Scott Powell, IB assistant coordinatore and history teacher at Cardinal Newman Catholic High School, graduated in July from the University of Notre Dame with a master's degree in Educational Leadership through the Remick program. (COURTESY)

Catholic school educators learn about leadership

West Palm Beach  |  While many Catholic school students enjoyed their well-deserved summer vacation, school administrators continued to work towards something greater by furthering their professional development through higher learning. 

Scott Powell, IB assistant coordinator and history teacher at Cardinal Newman Catholic High School in West Palm Beach, and Mindy Miller, assistant principal at John Carroll Catholic High School in Fort Pierce, graduated this July with master’s degrees in educational leadership from the University of Notre Dame.  

Through a new directive implemented in the last five years, the Diocese of Palm Beach has sought to support the higher education of Catholic school administrators to invest in the future of Catholic education. Powell and Miller participated in a 25-month master’s degree program through the Alliance for Catholic Education (ACE) Mary Ann Remick Leadership Program, made possible through university scholarships and diocesan assistance. The Remick program consisted of online courses and a four-week intensive during the 2018 and 2019 summers on-site at the University of Notre Dame. Classes centered on issues that many Catholic schools face such as social and emotional learning, enrollment, retention and the application of faith in academics. Powell said the program addressed what it meant to be a Catholic school leader among the pressures of a secular society.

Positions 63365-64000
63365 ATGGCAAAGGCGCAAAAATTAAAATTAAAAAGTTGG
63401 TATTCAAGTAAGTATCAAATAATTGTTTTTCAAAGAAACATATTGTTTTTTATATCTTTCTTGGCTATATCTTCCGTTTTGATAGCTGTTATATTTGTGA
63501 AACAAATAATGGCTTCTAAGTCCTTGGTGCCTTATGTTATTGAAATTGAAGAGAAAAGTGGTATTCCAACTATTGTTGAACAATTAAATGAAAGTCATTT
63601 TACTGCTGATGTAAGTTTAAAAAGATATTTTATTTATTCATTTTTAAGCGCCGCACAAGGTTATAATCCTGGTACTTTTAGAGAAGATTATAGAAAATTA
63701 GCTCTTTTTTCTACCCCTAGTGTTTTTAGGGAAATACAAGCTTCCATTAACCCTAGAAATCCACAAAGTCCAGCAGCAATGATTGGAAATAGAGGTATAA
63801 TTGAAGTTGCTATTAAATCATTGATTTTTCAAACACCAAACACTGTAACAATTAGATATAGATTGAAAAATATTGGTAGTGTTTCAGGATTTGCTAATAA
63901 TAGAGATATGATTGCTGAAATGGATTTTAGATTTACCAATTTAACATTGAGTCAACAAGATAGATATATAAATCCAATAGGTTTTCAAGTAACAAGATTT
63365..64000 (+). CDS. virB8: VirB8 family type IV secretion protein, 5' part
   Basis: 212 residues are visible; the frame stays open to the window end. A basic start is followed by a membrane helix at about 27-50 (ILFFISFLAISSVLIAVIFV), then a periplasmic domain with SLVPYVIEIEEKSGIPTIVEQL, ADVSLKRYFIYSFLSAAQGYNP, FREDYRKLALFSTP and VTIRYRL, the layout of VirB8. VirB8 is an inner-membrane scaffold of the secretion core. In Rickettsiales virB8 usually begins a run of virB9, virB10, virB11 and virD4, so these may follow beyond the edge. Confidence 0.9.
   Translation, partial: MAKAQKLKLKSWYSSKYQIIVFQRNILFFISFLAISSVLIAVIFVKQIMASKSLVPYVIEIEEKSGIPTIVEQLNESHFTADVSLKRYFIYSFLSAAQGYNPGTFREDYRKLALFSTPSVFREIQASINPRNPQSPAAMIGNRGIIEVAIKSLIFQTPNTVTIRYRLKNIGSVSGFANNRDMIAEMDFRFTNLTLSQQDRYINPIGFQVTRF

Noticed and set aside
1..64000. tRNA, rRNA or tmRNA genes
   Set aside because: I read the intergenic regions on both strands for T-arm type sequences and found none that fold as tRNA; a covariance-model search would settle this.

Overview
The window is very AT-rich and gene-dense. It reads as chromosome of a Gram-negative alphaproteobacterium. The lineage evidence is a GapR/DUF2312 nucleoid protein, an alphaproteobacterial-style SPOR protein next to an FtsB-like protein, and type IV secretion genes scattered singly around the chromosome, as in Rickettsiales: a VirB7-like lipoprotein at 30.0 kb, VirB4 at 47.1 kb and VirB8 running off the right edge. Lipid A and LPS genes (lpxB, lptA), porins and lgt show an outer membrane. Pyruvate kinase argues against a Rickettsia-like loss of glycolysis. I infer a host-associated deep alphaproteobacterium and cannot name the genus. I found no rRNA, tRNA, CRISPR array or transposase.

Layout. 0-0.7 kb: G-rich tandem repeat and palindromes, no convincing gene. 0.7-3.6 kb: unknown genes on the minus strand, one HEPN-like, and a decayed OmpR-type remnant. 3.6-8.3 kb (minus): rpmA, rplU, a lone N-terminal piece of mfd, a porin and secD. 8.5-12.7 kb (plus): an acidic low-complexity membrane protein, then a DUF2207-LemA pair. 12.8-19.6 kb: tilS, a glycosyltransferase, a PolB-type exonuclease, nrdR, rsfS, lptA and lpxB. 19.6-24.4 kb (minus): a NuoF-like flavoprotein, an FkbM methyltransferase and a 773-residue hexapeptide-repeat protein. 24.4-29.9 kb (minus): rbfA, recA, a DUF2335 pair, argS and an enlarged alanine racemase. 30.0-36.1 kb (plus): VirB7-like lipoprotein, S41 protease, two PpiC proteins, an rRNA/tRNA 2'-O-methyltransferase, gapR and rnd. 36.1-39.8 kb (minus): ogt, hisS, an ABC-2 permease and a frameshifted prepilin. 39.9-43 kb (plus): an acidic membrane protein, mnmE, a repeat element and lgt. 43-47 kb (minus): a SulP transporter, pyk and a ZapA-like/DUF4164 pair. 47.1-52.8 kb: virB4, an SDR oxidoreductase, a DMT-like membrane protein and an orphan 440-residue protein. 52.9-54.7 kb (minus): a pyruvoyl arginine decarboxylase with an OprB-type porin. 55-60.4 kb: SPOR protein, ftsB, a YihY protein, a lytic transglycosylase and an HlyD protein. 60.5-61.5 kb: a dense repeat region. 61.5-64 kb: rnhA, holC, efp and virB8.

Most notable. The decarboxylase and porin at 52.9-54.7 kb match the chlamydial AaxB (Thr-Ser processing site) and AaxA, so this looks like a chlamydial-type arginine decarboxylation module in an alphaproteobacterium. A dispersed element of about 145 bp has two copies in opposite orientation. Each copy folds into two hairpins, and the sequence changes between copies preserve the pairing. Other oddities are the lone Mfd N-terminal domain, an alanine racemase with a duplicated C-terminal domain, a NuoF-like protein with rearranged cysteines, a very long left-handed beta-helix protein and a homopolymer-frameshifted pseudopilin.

“Since stepping into an administrative role as the IB assistant coordinator, I’ve wanted to explore more opportunities in school administration,” he added. “The Remick program was incredibly challenging. I appreciated that it focused on Catholic education as a spiritual component to student success, not just in academics but in life beyond the classroom.” 

Miller described the program as a “total immersion program in the faith.” 

“The Remick program showed us how Catholic schools can be a force of change in the community when administrators are equipped with the right knowledge and tools,” she said. “Everything about our studies was intentional. We had an executive coach available as a resource and an assigned prayer partner from our peers that we could lean on during the programs challenges.”

The program included an immersion experience where the degree candidates visit successful Catholic schools in a select U.S. city with underserved populations. Miller and Powell visited inner city schools in New York. Miller said it was amazing to witness the impact of “strong Catholic leadership” in the schools. Powell appreciated the ability to collaborate with fellow Catholic educators and “compare ideas on how to approach leadership in Catholic schools.”

“It was incredibly beneficial, and I will definitely be applying what I’ve learned to my role at Cardinal Newman,” he added. 

Both Powell and Miller attribute their success in receiving master’s degrees to the Diocese of Palm Beach’s personal investment in their futures. 

“I hesitated at first to seek out another degree because of the cost,” Miller said. “But the diocese was incredibly supportive of the work and in me as an educator; that’s invaluable to know as I develop a future career path in education leadership.” 

Powell and Miller are the 16th cohort to graduate from the University of Notre Dame through the Remick program. Their cohort is also the largest to date with 44 future Catholic school leaders from all over the country in kindergarten through grade eight, and high school levels. Corey Heroux, principal of John Carroll Catholic High School in Fort Pierce, is also a graduate from the Remick program. Kristopher Takahashi, director of communications services at St. Anastasia Catholic School in Fort Pierce, will graduate from the program in the summer of 2020.

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